The Future of Manufacturing Starts Here!

8th July 2019

We’d like to sincerely thank you for joining us on this journey to evolving the fourth industrial revolution. Whether you are currently operating in the manufacturing industry or not, your job and day-to-day life are likely affected by the limitations and inefficiencies within the relevant supply chains. 

Our mission is to provide a scalable solution which tackles those issues and enables you and your industry to fully benefit from what it is capable of. In the ever so quickly changing environments we all work and live in, there is an enormous demand for things to happen quicker, cheaper and with a smaller impact on our planet. It had been proven to be quite a challenge to meet these rapidly changing criteria. The good news is – we have what it takes, we just haven’t utilised all of it.

Manufacturing technologies today have evolved dramatically. From the use of animals to belt-driven machinery through to laser technologies and extremely precise machining capabilities. This is fantastic progress in history, but where next? The idea behind Industry 4.0 is to organise groups of cyber-physical systems which are fully connected, allowing them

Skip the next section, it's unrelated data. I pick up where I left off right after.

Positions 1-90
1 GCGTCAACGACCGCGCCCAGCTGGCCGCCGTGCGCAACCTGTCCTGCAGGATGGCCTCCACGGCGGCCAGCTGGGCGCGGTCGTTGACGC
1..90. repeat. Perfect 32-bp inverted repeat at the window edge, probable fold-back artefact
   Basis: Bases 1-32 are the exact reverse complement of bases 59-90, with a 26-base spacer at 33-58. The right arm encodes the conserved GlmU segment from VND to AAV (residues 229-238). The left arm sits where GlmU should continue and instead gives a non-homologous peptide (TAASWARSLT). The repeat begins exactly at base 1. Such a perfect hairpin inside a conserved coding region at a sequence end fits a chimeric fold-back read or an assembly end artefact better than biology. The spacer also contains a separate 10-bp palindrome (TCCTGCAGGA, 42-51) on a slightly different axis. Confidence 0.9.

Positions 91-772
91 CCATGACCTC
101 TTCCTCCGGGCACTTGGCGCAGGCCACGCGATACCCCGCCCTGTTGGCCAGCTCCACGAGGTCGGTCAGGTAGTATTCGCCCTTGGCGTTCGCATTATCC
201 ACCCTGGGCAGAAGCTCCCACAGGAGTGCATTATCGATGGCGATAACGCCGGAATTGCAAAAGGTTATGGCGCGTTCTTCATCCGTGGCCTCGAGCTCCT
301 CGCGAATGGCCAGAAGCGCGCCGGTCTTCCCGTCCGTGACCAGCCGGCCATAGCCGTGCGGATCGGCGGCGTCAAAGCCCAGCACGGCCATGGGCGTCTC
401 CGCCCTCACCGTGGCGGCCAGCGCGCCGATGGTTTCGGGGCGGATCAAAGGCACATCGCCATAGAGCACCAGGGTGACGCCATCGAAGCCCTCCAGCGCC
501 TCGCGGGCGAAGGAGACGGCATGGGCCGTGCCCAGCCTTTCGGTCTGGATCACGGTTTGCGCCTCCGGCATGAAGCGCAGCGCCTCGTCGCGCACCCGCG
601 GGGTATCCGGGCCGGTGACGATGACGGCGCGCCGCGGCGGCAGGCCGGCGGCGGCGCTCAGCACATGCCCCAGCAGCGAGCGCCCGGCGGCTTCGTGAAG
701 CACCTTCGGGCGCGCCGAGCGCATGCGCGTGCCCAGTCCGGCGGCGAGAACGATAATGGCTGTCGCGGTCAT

to communicate amongst one another and adjust in real-time to provide the desired outcome at minimal cost and effort.

We identified the 3 biggest challenges preventing this from becoming a reality…

  • Supply chains: There are difficulties in communication between departments in a single factory, let alone a whole supply chain. Often, one can only find out about the status of an order from a supplier through a weekly reporting phone call. By this point a lot changed and the information from is completely irrelevant. Supply chains are simply lacking a platform which connects every party within them, allowing for real-time status monitoring.
  • Capacity planning: As mentioned previously, supply chains are lacking transparency, automatically making it very difficult for proper planning and control. This, however, is only one aspect. Capacity planning in a factory isn’t very accurate either. A modern factory is likely to hold multiple groups of up to 3 machines operating together but is limited to communicate only between themselves. This makes it difficult to predict lead times and handover of material accurately. Machine health monitoring is one of the solutions Manufactory offers. With this, preventive machine maintenance can replace the reactive alternative most manufacturers practice.
  • Process: Defects are inevitable. Even a capable and stable process will produce non-conformance to the original specification both visually and dimensionally. The issue is, most manufacturing processes only allow for high-quality control instead of quality assurance which could prevent non-conformance from occurring. This preventative method could save millions in administrative and rework costs.


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